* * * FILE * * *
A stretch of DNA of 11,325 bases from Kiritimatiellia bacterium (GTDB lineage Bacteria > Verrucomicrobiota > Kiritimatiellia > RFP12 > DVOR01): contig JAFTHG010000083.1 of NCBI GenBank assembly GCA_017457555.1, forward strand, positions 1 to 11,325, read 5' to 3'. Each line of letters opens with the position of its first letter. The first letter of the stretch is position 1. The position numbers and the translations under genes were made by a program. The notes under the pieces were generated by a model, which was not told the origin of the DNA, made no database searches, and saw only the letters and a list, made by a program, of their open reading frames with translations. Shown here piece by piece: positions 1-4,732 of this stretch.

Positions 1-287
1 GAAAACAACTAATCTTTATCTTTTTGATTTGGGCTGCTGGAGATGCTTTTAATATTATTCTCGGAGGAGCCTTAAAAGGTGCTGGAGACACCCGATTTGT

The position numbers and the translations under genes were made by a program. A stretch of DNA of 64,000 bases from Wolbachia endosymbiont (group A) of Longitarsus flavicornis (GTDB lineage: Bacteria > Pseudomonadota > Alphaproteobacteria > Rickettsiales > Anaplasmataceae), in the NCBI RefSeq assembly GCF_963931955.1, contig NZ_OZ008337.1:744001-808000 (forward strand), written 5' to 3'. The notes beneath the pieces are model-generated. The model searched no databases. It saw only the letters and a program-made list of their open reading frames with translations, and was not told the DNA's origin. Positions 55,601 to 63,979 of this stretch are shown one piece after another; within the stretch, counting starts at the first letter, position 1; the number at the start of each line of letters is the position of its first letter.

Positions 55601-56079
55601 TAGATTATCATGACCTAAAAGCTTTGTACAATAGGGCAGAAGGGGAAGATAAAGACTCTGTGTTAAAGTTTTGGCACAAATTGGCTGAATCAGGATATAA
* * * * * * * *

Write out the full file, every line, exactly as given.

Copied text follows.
A stretch of DNA of 11,325 bases from Kiritimatiellia bacterium (GTDB lineage Bacteria > Verrucomicrobiota > Kiritimatiellia > RFP12 > DVOR01): contig JAFTHG010000083.1 of NCBI GenBank assembly GCA_017457555.1, forward strand, positions 1 to 11,325, read 5' to 3'. Each line of letters opens with the position of its first letter. The first letter of the stretch is position 1. The position numbers and the translations under genes were made by a program. The notes under the pieces were generated by a model, which was not told the origin of the DNA, made no database searches, and saw only the letters and a list, made by a program, of their open reading frames with translations. Shown here piece by piece: positions 1-4,732 of this stretch.

Positions 1-287
1 GAAAACAACTAATCTTTATCTTTTTGATTTGGGCTGCTGGAGATGCTTTTAATATTATTCTCGGAGGAGCCTTAAAAGGTGCTGGAGACACCCGATTTGT

The position numbers and the translations under genes were made by a program. A stretch of DNA of 64,000 bases from Wolbachia endosymbiont (group A) of Longitarsus flavicornis (GTDB lineage: Bacteria > Pseudomonadota > Alphaproteobacteria > Rickettsiales > Anaplasmataceae), in the NCBI RefSeq assembly GCF_963931955.1, contig NZ_OZ008337.1:744001-808000 (forward strand), written 5' to 3'. The notes beneath the pieces are model-generated. The model searched no databases. It saw only the letters and a program-made list of their open reading frames with translations, and was not told the DNA's origin. Positions 55,601 to 63,979 of this stretch are shown one piece after another; within the stretch, counting starts at the first letter, position 1; the number at the start of each line of letters is the position of its first letter.

Positions 55601-56079
55601 TAGATTATCATGACCTAAAAGCTTTGTACAATAGGGCAGAAGGGGAAGATAAAGACTCTGTGTTAAAGTTTTGGCACAAATTGGCTGAATCAGGATATAA